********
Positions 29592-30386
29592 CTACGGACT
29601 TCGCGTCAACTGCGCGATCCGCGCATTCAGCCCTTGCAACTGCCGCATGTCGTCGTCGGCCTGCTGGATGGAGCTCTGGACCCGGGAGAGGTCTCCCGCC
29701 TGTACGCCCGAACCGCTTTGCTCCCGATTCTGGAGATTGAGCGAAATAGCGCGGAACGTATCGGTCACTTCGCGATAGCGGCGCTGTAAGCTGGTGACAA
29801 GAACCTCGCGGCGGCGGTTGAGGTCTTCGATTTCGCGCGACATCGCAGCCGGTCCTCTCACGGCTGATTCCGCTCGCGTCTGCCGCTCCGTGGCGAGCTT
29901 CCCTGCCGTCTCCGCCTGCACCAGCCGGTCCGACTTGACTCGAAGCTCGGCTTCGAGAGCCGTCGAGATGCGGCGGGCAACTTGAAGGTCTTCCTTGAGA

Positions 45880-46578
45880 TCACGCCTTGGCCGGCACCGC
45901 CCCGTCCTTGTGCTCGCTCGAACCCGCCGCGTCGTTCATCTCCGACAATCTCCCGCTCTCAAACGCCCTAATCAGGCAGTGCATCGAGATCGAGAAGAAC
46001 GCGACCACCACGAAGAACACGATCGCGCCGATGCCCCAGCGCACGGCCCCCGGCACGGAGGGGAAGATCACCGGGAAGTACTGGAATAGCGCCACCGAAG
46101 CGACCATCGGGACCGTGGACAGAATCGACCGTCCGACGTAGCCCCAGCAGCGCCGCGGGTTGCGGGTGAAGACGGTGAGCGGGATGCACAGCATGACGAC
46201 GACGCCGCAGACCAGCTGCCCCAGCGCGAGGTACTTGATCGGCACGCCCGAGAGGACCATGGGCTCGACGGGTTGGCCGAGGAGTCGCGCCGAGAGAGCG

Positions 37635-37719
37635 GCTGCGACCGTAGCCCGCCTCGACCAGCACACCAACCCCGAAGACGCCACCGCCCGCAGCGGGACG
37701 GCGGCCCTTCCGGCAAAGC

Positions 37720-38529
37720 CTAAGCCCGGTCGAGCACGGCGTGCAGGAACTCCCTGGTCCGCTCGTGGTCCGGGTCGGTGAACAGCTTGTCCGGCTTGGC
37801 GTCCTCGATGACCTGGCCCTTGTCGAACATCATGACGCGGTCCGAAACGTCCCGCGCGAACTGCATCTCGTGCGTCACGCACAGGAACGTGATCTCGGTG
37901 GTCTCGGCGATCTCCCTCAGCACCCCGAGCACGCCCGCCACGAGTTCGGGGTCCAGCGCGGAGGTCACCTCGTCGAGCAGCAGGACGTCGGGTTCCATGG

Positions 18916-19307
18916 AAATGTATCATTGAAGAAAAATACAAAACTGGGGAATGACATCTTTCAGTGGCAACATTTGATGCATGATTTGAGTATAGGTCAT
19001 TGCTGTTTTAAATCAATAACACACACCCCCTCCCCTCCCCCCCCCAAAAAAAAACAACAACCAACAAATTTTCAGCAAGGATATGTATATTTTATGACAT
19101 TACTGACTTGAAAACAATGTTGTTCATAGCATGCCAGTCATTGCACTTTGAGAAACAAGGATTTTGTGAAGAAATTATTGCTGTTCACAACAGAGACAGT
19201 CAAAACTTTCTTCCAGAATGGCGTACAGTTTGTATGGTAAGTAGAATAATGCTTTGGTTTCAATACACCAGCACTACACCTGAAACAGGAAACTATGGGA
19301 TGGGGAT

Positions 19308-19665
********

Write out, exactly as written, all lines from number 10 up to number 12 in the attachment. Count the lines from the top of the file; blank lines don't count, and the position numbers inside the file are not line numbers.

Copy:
46001 GCGACCACCACGAAGAACACGATCGCGCCGATGCCCCAGCGCACGGCCCCCGGCACGGAGGGGAAGATCACCGGGAAGTACTGGAATAGCGCCACCGAAG
46101 CGACCATCGGGACCGTGGACAGAATCGACCGTCCGACGTAGCCCCAGCAGCGCCGCGGGTTGCGGGTGAAGACGGTGAGCGGGATGCACAGCATGACGAC
46201 GACGCCGCAGACCAGCTGCCCCAGCGCGAGGTACTTGATCGGCACGCCCGAGAGGACCATGGGCTCGACGGGTTGGCCGAGGAGTCGCGCCGAGAGAGCG